A Plus Creative
We asked some of Canada's top celebrity designers to spill the beans on their best-kept design secrets—and did they ever! Read on for expert advice on everything from space planning and choosing paint colours to styling shelves and how to create a foolproof gallery wall.
How much space do you need around your dining room table? Can you really make a room feel larger? Our experts weigh in.
Tip 1: Sofas should be two-thirds the length of the longest wall, and seating is placed close enough around so no person is more than eight feet from another to allow for easy conversation. — Glen Peloso and Jamie Alexander
Photography by Arnal Photography
Tip 2: One easy rule to figure out what size dining table you need: allow for a minimum of 30 inches walking clearance on all sides. — Karl Lohnes
Tip 3: Space planning is critical. For a kitchen island, for example, leave three feet of space between the island and surrounding counters. Ensure that appliances (like the fridge or dishwasher) can open without blocking traffic flow or hitting neighbouring walls or cabinets. Not leaving enough room is a mistake people make all the time, before they call a designer in a panic to help fix it! — Lisa Canning
Photography by Arnal Photography
Tip 4: Use mirrors strategically to expand space and increase the amount of natural light reflected in the room. Framing a wall with floor-to-ceiling mirrors adds a dramatic effect to the feeling and scale of the room. — Brian Gluckstein
Photography by Arnal Photography
Tip 5: Allow for 18 inches between the sofa and the coffee table so people have enough room to pass by and to make it easy to reach for drinks or food. — Amanda Forrest
Tip 6: Want to make sure furniture fits before it arrives at your door? There are a host of free sites (like planyourroom.com) that allow you to put furniture onto a scaled floor plan. Another option? Many furniture and decor stores offer free design services, and they'll do the calculating for you. — Janette Ewen
Follow these five rules and your lights will shine in all the right ways.
Tip 1: As a general rule, place pot lights 24 inches out from walls and 24 inches apart to create a grid. — Glen Peloso and Jamie Alexander
Tip 2: Install dimmer switches; they're a practical way to control light and energy consumption. — Amanda Forrest
Tip 3: The bottom of the shade of your bedside reading lamp should be at shoulder height when sitting in bed. Do the math! — Karl Lohnes
Tip 4: Choose a pendant or chandelier that's one-third the size of the table or kitchen island. Hang it approximately 30 to 36 inches above the table or island; if there are more than one, place them 12 to 18 inches apart. — Mia Parres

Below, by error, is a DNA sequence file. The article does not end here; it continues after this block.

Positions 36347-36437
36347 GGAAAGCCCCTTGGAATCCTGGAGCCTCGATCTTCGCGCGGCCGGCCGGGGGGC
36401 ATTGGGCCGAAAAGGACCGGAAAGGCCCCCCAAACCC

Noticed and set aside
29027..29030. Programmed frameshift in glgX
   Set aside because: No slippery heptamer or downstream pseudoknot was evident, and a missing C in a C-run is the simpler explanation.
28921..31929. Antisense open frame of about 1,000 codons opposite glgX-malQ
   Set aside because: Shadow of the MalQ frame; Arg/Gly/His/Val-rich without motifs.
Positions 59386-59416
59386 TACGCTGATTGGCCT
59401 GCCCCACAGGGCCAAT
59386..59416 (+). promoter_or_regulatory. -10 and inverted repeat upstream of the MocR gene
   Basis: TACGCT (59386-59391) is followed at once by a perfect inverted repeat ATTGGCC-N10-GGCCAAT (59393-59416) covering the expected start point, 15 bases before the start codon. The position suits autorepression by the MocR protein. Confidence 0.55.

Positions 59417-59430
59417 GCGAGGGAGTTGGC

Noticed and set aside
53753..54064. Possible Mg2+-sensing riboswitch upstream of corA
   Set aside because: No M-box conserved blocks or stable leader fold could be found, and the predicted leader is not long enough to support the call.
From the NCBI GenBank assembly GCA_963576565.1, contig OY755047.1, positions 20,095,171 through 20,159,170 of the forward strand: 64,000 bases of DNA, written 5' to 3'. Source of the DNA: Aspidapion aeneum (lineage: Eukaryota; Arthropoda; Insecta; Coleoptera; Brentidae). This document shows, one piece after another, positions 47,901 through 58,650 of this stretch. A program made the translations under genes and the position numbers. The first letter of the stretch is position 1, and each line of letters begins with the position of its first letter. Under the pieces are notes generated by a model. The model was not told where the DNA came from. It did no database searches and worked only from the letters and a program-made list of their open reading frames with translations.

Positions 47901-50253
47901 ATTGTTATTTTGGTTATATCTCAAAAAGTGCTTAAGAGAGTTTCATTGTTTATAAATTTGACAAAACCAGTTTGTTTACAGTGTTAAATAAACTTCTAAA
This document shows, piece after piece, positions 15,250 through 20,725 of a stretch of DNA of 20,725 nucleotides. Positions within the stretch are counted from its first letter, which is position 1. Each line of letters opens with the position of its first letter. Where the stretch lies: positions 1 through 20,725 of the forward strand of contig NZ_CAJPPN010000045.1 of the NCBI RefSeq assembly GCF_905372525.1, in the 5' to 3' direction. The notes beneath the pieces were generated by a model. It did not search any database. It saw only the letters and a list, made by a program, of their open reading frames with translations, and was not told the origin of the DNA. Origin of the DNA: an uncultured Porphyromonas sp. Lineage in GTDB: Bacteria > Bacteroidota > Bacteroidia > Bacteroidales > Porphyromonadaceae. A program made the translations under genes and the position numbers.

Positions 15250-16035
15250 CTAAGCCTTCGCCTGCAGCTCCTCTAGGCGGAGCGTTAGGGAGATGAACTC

Did you know that paint selection should be one of the last decisions you make when decorating a room?
Tip 1: I'm a firm believer in mood boards. They're not just for designers! Gather together fabrics, paint samples and inspiration images for a room before starting. It will create a picture and a trajectory that you may not have thought of. — Steven Sabados
Tip 2: When you design a room, pull your palette from one inspiration fabric. Whether you use a whimsical print or a more traditional pattern, take all the colours present in that material and allow those to guide fabric selection for pillows, throws, drapery and upholstery in the room. Take that same fabric to the paint store and have a custom colour mixed that matches one of the hues exactly. — Lisa Canning
Tip 3: Be bold when it comes to front-door colours. One of my preferred colour schemes for home exteriors is Benjamin Moore's Chelsea Gray HC-168 as the body of the house, with Benjamin Moore's Simply White OC-117 as the trim, and a pop of colour with Benjamin Moore's Dill Pickle 2147-40 on the door. — Amanda Forrest
Photography by Amanda Forrest
Tip 4: Fine finish
Choose a fresh trim colour in a semigloss, such as Benjamin Moore's Chantilly Lace OC-65. It creates a subtle separation from a matte wall, and it's a much more durable finish, which comes in handy since trims are usually the most touched, bumped and scuffed parts of our homes. — Mia Parres
Tip 5: Colour pop
If you buy that cool orange statement chair, give it a buddy. When you're adding a colourful piece to a space, always have at least one other subtle hit of that colour elsewhere in the room to create a cohesive feel. — Tiffany Pratt
Tip 6: Want to make a room feel taller? Paint baseboards and crown moulding the same colour as the walls. Want it to feel huge? mix one-third of the wall colour into the ceiling paint. — Karl Lohnes
You've bought the sofa and painted the walls. Now what? Our experts show you how to style a room like a pro.
Tip 1: Shop at stores that have liberal return policies and buy three times as much as you think you need. This gives you plenty of merchandise to play with to see what works and what does not. Mix in unique family heirlooms and vintage finds with the new pieces you purchase to create a naturally curated look. — Janette Ewen
Photography by Magdalena M